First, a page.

New research suggests that smart mitigation policies, including targeted shutdowns, could slow COVID-19 infections while limiting economic pain.
Fabrizio Perri, an economics researcher at the Minneapolis Federal Reserve, says the policies could even work in hotspots such as South Dakota.
It’s important to adopt such policies now, Perri said, because promising vaccines could be deployed to the general public by this spring. During the winter months between now and then, he said, smart policies could save lives.
Otherwise, Perri said, “The human costs that you’ll have to bear are going to be huge.”
South Dakota’s COVID-19 deaths have already quadrupled so far this autumn, from 202 on Sept. 22 (the first official day of fall) to 819 on Nov. 23.
Perri said those numbers illustrate a hard reality: Governments need more tools than personal responsibility to fight the pandemic.
“A lot of people do not take into consideration the effect that their actions have on others,” Perri said. “That’s just the reality of things.”
He said governments should continue telling people to wash their hands, socially distance and wear masks.
“But that’s not enough,” Perri said. “You need to do a little bit more in order to prevent these dire outcomes, and the question now is, what do you want to do? And this is the hardest thing.”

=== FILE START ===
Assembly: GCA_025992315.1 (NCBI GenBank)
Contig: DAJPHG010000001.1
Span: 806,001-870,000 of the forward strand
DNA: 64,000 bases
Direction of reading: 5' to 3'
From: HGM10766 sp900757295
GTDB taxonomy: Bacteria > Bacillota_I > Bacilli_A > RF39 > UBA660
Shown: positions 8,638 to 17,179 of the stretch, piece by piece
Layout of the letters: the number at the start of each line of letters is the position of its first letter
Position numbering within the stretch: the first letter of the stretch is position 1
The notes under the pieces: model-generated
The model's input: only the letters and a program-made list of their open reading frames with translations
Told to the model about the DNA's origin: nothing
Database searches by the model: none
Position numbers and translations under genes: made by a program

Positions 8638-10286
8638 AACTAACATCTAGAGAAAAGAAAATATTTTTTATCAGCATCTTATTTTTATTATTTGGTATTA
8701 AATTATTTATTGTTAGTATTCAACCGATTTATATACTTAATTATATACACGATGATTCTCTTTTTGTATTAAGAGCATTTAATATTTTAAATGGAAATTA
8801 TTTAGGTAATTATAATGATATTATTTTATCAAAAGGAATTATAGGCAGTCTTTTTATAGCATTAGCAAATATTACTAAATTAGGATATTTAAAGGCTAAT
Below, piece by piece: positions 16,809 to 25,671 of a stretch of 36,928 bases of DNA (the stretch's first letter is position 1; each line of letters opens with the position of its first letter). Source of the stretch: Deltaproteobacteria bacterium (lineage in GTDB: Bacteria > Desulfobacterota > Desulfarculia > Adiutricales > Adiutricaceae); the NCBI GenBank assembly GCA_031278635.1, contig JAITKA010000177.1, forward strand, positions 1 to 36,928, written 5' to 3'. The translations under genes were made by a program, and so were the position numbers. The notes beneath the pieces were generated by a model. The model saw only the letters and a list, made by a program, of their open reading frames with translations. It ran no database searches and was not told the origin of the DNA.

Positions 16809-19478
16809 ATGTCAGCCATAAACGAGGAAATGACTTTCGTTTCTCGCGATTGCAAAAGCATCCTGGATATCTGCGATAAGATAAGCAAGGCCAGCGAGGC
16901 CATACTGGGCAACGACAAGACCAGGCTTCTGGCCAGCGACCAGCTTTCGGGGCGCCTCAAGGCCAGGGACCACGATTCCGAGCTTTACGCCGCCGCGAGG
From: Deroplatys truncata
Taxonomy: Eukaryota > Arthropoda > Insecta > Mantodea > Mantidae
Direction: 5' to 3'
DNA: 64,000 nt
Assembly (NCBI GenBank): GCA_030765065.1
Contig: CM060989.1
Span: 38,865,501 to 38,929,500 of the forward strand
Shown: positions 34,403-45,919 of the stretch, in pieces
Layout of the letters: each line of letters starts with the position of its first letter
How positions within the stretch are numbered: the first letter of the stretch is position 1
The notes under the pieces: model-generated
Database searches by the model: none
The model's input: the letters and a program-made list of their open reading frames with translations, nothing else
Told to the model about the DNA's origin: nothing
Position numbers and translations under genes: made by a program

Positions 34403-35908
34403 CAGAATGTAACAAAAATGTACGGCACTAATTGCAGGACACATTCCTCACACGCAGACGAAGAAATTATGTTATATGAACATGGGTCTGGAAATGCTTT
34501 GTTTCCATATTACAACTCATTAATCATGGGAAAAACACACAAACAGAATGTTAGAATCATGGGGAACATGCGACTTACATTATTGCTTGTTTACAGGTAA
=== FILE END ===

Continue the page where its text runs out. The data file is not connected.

So Perri and his colleagues dove into economic data. They had a question to answer.
“Can you actually try to stop economic activity with the minimum possible cost and the highest possible payoff, in terms of saving lives and reducing the number of infections?”
Their research shows that most workers and workplaces can be classified as high- or low-contact.
Low-contact workers interact mostly with the same people every day. Many factory workers fall into this category. So do office workers, some of whom can work remotely.
In low-contact settings, a virus tends to stay within the group and die out.
On the other hand, high-contact workers are in places like gyms, theaters, salons, restaurants, bars and retail businesses. They usually cannot work from home, and they interact with new people every day.
“And that,” Perri said, “works to spread the virus super-fast and super-efficient.”
Perri said governments should identify high-contact workplaces with the lowest economic output. He said government should pay those business owners and workers to close or restrict their activities temporarily.
“You could cut the numbers a ton,” Perri said, “and so it’s unfortunate that is not being done.”
Perri and his colleagues ran a simulation of their ideas on the greater New York City area. They estimated that from early March to May, smart mitigation policies would have prevented 300,000 COVID-19 cases, while economic output would have increased by 1 percent.
-Contact SDPB reporter Seth Tupper by email.